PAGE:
Animals take War of 1812 re-enactment at Tilly Foster Farm in stride

Jul 14, 2012

Written by
Terence Corcoran
War of 1812 re-enactors fire a cannon as spectators look on at Tilly Foster Farm in Southeast July 14, 2012. The event is part of the celebration for Putnam County's bicentennial.

War of 1812 re-enactors fire a cannon as spectators look on at Tilly Foster Farm in Southeast July 14, 2012. The event is part of the celebration for Putnam County’s bicentennial. / Frank Becerra Jr / The Journal News

SOUTHEAST — The turkeys gobbled, but that was all.

Concerns that a War of 1812 re-enactment at the Tilly Foster Farm would frighten various animals boarded at the Putnam County-owned farm/museum on Route 312 proved false today as the event went off without a hitch – save for a few gobbles from the turkeys.

“The turkeys gobbling actually mean they’re challenging the sound of the cannon,” said re-enactor Larry Maxwell of Patterson, director of the Living History Guild, a nonprofit group whose members portray people from different time periods for re-enactments, parades and educational programs.

Maxwell is the pastor of the Patterson Baptist Church and, as such, performs an annual blessing of the animals.

“I love animals. I would never do anything to harm animals,” Maxwell assured a gathering of about 25 people at the farm as he and fellow re-enactors Bryan Pratt and James Scott of Carmel prepped a 700-pound cannon for firing.

Carmel resident Raymond Mainiero recently wrote to the Putnam County Legislature, which oversees the farm/museum, to express his concern that the cannonball blasts would scare the many animals, including horses, stabled at the barn. As a precaution, farm volunteers moved the animals away from the cannon, to a safe distance on the farm, which covers 199 acres.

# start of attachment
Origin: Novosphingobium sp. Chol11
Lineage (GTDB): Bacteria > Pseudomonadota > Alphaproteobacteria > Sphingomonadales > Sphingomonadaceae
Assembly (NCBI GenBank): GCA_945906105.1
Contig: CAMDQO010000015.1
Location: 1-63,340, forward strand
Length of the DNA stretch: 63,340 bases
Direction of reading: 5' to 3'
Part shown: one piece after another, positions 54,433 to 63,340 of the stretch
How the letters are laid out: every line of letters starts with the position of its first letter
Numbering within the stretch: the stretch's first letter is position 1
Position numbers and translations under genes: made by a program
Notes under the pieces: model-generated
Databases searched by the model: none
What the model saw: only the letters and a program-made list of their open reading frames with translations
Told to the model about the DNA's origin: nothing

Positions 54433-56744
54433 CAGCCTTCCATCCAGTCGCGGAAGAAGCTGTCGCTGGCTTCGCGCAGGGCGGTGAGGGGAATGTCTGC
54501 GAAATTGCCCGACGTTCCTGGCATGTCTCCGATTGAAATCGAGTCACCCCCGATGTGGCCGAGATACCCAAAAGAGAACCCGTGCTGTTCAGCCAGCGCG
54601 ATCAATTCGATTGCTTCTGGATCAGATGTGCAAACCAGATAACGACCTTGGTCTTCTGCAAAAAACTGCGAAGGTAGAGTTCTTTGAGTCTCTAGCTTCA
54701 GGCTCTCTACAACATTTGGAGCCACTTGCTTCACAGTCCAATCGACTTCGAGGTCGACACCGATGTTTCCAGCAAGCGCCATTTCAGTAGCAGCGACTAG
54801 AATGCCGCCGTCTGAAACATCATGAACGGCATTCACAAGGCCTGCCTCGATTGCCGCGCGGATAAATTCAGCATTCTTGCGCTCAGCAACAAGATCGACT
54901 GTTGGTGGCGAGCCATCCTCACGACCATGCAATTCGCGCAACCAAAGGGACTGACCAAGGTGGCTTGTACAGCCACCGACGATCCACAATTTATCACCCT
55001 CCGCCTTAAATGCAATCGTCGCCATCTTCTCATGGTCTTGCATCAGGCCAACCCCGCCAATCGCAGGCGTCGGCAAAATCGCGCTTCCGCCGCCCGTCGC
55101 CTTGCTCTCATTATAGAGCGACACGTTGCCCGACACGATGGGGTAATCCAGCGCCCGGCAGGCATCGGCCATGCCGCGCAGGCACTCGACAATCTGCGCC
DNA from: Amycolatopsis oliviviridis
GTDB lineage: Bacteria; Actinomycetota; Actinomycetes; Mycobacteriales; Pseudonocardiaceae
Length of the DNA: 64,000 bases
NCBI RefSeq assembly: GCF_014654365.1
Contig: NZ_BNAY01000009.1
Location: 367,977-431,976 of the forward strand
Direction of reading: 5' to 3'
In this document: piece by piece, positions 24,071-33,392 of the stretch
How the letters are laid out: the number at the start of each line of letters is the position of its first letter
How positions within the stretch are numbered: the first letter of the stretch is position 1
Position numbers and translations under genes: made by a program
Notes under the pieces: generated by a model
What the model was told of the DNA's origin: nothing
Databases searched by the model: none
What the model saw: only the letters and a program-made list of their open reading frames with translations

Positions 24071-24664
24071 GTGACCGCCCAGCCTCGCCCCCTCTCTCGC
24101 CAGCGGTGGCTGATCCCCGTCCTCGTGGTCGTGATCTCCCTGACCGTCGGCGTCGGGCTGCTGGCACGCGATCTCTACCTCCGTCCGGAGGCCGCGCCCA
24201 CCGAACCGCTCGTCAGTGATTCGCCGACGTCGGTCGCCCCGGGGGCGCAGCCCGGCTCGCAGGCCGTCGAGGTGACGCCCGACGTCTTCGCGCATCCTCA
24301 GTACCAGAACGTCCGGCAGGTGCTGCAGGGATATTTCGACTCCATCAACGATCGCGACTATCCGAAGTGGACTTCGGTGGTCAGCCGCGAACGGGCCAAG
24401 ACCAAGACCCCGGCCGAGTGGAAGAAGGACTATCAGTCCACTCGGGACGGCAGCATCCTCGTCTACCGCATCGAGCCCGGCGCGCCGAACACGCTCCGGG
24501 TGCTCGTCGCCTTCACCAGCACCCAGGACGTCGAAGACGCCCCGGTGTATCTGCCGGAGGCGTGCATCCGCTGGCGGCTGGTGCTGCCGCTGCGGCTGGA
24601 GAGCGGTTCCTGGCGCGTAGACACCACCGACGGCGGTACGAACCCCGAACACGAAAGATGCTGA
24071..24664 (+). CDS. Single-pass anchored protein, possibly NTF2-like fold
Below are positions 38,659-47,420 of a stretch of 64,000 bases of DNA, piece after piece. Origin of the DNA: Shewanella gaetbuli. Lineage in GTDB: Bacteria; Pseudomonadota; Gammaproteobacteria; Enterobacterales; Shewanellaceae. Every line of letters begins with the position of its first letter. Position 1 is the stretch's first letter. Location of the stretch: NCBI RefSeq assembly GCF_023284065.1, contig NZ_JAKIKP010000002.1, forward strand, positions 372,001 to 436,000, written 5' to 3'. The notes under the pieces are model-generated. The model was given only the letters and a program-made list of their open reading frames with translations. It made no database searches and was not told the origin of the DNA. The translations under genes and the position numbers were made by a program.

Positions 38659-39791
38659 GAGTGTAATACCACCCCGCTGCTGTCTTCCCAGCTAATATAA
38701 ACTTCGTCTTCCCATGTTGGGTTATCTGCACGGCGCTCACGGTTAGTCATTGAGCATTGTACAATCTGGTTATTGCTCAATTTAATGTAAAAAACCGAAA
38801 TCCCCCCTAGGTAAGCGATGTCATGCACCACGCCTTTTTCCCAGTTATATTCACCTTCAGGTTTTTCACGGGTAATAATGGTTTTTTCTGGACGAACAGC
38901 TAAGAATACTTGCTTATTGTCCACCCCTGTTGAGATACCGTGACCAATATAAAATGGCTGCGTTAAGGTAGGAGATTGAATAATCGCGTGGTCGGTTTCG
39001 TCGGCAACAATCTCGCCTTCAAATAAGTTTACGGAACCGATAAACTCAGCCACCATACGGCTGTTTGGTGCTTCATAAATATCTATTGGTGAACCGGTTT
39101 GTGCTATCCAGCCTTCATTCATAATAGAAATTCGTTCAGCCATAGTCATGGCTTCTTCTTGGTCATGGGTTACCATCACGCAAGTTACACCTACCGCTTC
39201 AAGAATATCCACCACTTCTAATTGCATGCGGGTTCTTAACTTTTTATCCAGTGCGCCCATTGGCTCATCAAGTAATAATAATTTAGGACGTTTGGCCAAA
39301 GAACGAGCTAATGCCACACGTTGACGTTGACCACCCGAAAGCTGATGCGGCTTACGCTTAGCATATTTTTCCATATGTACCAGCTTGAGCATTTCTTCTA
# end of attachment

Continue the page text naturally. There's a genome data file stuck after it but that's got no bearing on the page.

The cannon itself weighed 700 pounds, but the cannonball it fired weighed 4 pounds — and was smaller than a billiard ball.

The re-enactment, which was conducted through the morning and afternoon, is of a war that began the same year Putnam County was formed and was designed to fit in with the county’s bicentennial. Maxwell explained that in the same week that Putnam County was formed, New York voted to enter the war and fight against England over trade restrictions and its practice of forcing American sailors into the British navy.

Kevin Hagley came all the way from Warren, Conn., with his uncle and older brother to hear the cannon blast.

“I think it’s going to be loud,” said Kevin, 7, who recently wrapped up first grade.

His uncle, Dick Totten, came along because as a one-time resident of Brewster, he knew where Tilly Foster Farm is located.

“I remember when it used to be a dairy farm,” he said.

Maxwell said studies have shown that with war re-enactments, the things that bother animals most are the people and the sounds of fifes and drums, not the munitions.

Like Maxwell, Scott and Pratt wore period uniforms. They prepped the cannon as Maxwell ignited it and yelled, “Fire in the hole!”

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